So a “typical” judging day (is there such a thing?) is suppose to start around 9AM and wrap up around 5PM with the awards to follow. So I drove up to West Chester and got to Iron Hill around 8:45, with judging not starting until almost 9:30. In the morning I was to judge Belgian and French Ales with 36 entries. We were suppose to have six judges, thus three pairs, so 12 beers per pair. That’s a pretty big flight, but not outrageous. Two of the six judges didn’t show … So now we’re at 18 beers per pair, much bigger. In the category fell Witbiers, Saisons, Biere de Gardes, and Belgian Specialty Beers. The Belgian Specialty Beers were over half of the entries, ugh. Basically a Belgian Specialty Beer can REALLY be anything, as long as the brewer feels it has merit to be there. In my opinion, and for what I can remember, the Wits were OK, the Saisons were good, the Biere de Gardes were meh, and the Belgian Specialties were all over the place with the clear winners/favorites being some of the nicer Brett infused beers. I believe 2 out of 3 of the winners were Brett Beers. I must note though, the table next to us had Larry Horowitz the head brewer from that Iron Hill location, and his partner and himself  hopped over and did about 6 beers with us lightening our load, that was cool.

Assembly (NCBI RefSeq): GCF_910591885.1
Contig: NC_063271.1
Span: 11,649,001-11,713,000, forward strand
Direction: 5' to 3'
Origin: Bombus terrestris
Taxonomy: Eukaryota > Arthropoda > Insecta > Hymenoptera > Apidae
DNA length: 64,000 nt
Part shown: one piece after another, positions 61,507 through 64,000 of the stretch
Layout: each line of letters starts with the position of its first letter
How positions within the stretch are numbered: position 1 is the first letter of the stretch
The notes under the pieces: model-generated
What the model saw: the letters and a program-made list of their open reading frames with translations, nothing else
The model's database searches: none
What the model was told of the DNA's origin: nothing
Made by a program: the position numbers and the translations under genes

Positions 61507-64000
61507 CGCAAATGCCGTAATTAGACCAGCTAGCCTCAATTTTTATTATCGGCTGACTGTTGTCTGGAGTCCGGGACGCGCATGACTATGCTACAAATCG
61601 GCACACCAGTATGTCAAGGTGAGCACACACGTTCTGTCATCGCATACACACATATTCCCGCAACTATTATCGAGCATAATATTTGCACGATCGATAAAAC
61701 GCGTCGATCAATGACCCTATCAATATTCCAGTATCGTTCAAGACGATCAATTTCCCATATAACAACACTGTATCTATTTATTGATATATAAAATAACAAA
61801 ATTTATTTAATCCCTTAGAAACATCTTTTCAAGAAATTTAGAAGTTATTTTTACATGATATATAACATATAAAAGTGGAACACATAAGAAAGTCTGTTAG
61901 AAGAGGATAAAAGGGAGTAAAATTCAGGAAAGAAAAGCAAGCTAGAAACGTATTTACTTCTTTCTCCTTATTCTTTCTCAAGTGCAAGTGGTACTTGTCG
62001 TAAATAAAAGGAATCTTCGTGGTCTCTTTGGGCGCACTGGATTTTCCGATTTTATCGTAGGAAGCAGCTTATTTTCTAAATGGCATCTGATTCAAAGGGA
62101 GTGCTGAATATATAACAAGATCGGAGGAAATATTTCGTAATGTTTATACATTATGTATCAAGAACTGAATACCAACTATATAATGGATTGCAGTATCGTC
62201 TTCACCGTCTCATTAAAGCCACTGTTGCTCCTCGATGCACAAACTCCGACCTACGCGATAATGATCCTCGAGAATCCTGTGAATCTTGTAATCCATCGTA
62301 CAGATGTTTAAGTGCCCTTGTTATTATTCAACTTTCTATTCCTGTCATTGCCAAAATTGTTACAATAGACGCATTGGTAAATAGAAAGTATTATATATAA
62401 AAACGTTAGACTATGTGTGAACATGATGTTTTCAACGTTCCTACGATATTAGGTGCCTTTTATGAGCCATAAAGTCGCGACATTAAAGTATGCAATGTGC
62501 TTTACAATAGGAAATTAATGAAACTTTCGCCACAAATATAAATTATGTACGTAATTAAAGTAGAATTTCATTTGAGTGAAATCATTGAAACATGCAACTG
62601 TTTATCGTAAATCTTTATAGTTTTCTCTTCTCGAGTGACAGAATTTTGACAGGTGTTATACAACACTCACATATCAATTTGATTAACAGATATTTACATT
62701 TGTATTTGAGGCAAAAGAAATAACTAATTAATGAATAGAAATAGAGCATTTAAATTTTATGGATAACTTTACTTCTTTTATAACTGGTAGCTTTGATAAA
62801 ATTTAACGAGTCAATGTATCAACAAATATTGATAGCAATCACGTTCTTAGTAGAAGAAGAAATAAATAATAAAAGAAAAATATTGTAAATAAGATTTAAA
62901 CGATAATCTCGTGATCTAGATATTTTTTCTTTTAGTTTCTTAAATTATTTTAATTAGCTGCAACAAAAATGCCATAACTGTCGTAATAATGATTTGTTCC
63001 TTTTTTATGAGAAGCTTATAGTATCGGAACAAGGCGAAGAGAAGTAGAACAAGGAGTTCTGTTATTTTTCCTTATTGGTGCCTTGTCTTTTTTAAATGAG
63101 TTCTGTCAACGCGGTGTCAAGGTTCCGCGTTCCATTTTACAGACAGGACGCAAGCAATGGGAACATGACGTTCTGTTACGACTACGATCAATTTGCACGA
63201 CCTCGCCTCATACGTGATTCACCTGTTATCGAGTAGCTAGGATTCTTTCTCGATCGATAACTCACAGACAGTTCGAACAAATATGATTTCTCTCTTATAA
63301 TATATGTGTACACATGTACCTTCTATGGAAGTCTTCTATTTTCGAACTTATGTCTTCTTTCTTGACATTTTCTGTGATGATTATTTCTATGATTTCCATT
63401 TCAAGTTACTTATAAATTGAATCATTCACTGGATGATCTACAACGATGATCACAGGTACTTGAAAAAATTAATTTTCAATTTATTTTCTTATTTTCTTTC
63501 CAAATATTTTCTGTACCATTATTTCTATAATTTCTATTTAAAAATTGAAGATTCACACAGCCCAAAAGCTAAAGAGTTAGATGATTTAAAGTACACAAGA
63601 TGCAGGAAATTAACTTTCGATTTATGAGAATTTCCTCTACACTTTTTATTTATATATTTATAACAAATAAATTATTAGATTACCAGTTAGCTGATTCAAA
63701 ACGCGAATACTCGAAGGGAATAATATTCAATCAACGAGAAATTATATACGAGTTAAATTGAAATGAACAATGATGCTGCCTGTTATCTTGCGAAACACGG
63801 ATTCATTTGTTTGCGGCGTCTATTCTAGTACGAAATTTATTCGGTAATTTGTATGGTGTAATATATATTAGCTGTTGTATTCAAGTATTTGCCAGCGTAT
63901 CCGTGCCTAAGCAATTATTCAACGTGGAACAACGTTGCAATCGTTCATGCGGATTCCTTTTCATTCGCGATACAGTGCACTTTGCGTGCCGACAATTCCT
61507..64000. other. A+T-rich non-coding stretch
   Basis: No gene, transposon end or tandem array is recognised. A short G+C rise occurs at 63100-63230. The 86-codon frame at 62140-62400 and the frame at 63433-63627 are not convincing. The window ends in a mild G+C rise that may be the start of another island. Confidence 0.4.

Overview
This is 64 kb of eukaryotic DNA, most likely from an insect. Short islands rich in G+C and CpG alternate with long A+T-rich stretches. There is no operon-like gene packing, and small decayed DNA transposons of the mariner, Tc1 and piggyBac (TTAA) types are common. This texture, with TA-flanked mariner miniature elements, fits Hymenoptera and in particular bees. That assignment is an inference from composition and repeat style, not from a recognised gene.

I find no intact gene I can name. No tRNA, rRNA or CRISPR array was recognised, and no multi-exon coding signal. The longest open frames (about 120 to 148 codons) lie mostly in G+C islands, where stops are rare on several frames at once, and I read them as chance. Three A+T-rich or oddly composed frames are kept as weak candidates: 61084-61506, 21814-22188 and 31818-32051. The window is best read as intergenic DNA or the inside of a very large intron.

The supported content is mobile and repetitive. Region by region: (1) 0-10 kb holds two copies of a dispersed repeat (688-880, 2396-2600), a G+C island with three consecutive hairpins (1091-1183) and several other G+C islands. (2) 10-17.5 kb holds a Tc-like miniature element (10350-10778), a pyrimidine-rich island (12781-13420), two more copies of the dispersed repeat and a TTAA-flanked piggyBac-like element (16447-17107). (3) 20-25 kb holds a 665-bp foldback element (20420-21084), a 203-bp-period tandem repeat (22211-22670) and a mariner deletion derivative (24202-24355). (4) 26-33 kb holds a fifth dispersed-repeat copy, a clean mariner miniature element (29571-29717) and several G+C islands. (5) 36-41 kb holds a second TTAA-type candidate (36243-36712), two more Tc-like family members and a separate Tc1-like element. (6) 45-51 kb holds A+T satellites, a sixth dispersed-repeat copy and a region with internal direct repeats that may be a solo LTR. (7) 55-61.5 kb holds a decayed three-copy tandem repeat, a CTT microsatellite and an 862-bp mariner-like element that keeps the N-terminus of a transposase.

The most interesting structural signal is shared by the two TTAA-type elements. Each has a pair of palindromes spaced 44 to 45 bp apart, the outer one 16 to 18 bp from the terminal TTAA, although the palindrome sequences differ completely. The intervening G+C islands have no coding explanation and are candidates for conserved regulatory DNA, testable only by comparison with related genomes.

Our table ran late since we had so many beers, so lunch was a little light and a little fast, buffet style with some pizza, pasta, and salad. Not bad, but when we used to be able to get sandwiches that was cooler, but hey lunch is lunch. In the afternoon I judged Wood-Aged and Smoked beer, oh no, the palate destroyer … I was with four people for this one with I believe 20 entries, so 10 per pair. I was paired up with this guy Chris I hadn’t met before, but after we had talked for a while I realized that we had very similar senses of humor and before I knew it we had everyone within earshot baggin up at out shenanigans. The wood and smoked beers were all over the place; from tasting like cookies, to table leg, to vanilla, to camp fire, to bacon … it’s a tough category. And there was at least two beers that basically tasted like bourbon. In the end the afternoon went quicker than the morning, though neither category was easy. After judging I tried to hang for a bit to see how long things were going to go and to grab my score sheets, but it was already about 5PM and they still needed to do the Best of Show round which easily takes an hour. So I tried to get my sheets, but they weren’t ready so I dipped.